daTa and pRocesses in sEismic hAzarD
GEM is one of the partners of the Marie Skłodowska-Curie Actions (MSCA) funded TREAD project, which involves a consortium of 14 academic institutions and 8 private partners of the highest scientific level from 7 European countries. TREAD will train a new generation of seismic hazard scientists to tackle the challenges of earthquake forecasting in complex tectonic contexts such as the Europe and Mediterranean regions. During the 4 year project GEM will host and supervise two PhD students, one working with the hazard team and the other with the risk team, on the following topics: 1. Modelling distributed seismicity under innovative approaches (under joint supervision with the University of Milano, Bicocca, 2. Assessment of the impact of advanced seismic hazard modelling approaches in earthquake risk (under joint supervision with the University of Chieti-Pescara) Duration: 2023-2027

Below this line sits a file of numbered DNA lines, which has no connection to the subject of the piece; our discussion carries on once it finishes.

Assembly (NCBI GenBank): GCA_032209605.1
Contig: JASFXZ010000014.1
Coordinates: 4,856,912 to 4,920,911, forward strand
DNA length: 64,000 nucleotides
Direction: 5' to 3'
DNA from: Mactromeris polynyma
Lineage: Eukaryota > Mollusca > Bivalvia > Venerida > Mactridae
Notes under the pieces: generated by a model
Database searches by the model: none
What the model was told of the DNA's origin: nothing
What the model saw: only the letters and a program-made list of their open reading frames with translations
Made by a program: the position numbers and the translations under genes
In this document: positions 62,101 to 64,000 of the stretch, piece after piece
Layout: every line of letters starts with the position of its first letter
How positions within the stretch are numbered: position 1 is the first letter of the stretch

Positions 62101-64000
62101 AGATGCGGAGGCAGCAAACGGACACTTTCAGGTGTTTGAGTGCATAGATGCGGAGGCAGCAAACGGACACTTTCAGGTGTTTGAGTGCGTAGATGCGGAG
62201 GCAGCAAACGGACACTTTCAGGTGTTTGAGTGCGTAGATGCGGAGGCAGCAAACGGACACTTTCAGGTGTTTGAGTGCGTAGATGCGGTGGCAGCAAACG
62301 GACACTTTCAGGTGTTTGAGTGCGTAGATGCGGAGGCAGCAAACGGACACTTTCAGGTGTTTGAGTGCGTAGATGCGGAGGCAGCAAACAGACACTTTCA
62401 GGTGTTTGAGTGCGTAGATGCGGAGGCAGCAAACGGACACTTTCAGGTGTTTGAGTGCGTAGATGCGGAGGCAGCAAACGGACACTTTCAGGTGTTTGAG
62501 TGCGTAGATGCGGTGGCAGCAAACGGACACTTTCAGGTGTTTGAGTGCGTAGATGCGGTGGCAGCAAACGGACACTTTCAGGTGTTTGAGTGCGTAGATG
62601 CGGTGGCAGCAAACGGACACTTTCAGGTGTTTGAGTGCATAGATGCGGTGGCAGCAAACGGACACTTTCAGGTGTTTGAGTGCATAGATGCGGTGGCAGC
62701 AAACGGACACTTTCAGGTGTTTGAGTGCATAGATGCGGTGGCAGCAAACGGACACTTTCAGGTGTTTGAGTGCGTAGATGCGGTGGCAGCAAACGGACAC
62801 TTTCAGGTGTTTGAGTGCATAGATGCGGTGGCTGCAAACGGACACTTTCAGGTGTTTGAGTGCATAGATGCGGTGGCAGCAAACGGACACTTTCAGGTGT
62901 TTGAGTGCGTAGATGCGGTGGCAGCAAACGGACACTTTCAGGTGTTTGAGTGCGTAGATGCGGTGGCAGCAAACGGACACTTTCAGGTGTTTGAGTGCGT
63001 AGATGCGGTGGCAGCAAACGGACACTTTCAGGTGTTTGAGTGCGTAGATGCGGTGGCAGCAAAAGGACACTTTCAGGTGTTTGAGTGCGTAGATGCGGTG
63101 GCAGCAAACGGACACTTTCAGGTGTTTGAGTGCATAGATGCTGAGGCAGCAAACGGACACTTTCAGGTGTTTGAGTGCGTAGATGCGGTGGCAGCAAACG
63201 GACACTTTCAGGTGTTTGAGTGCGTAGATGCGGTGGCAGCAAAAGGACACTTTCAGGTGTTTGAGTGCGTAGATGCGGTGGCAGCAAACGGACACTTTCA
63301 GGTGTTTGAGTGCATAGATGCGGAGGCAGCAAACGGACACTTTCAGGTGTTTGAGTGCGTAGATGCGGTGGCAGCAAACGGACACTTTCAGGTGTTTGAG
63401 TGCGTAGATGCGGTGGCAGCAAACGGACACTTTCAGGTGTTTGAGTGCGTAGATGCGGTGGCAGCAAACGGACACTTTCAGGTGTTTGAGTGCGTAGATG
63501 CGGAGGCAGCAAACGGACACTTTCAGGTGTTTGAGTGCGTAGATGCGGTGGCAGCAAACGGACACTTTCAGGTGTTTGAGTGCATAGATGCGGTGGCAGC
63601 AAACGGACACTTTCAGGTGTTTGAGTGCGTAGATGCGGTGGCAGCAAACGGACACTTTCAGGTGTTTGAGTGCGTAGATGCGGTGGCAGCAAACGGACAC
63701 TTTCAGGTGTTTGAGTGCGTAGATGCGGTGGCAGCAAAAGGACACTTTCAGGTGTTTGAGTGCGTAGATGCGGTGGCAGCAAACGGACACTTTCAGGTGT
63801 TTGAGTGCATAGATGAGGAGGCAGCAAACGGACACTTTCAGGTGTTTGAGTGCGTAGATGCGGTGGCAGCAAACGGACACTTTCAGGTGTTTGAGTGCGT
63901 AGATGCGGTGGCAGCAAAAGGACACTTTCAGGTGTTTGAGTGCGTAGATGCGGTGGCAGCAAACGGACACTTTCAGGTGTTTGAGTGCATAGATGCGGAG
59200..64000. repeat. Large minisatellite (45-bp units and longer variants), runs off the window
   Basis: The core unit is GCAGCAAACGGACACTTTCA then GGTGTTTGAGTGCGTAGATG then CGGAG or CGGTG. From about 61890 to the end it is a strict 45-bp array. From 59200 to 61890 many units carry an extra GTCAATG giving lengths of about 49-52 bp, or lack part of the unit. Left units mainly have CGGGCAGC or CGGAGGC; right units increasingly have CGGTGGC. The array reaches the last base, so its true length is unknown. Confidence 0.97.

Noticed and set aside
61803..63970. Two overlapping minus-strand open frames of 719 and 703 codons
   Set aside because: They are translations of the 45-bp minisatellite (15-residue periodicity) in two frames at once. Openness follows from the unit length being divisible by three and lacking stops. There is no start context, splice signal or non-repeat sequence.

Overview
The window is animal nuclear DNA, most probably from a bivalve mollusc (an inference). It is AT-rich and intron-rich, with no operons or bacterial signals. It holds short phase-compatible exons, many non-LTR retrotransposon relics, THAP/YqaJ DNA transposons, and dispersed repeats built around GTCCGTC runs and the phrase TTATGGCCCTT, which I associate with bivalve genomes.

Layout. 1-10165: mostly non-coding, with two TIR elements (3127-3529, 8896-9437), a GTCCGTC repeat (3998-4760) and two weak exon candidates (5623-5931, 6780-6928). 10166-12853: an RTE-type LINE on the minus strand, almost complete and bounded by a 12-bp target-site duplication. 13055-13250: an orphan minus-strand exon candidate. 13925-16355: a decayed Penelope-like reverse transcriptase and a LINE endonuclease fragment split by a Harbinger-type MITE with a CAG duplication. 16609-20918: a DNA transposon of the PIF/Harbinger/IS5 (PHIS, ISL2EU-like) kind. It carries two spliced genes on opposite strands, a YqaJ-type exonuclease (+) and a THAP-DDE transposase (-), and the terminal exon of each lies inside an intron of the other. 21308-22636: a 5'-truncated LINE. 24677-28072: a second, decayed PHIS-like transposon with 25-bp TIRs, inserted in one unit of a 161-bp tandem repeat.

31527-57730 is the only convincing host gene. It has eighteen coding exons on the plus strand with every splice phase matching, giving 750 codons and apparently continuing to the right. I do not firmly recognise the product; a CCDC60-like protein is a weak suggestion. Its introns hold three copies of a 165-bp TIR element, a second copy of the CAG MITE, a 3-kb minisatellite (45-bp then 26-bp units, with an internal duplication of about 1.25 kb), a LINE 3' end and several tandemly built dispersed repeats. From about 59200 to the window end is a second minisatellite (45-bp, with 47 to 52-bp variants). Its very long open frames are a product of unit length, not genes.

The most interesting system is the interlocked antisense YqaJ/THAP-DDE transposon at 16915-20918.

The aim of TREAD is to train a new generation of seismic hazard scientists to tackle the challenges of earthquake forecasting in complex tectonic contexts such as the Europe and Mediterranean regions. A change of paradigm in seismic hazard is necessary to be able to fully account for the specifics properties of earthquake source and seismic modes in those areas. For example, to calculate the probability of having multiple earthquake ruptures, the interaction between active faults across various space-time scales needs to be accounted for, as well as the effects of stress transfer and fault-fluid interaction in earthquake triggering. TREAD objectives are: 1) Developing a novel integrative approach to seismic hazard analysis in Europe and the Mediterranean by bridging the gap from small-scale laboratory experiments to large-scale observations. 2) Establishing physics-based earthquake modelling by linking computational modelling of earthquakes from millions of years to fractions of a second. 3) Transferring earthquake geology and computational modelling to hazard and risk assessment adapted to the need of government, industry and scientific stakeholders.
Collaborators: University of Chieti-Pescara, CNRS, University of Utrecht, GEM Foundation, University of Grenoble Alps, Ludwig Maximilians University, University of Barcelona, University of Padova, ETH Zurich, IRSN, OGS, INGV, Ruhr University Bochum, IPGP, Helmholz Centre, Willis, IFP, EDF, University of Milan Bicocca, Munich Re, TNO, Tre Altamira, University D'Aix Marseille Funding partner: Marie Skłodowska-Curie Actions (MSCA), European Commission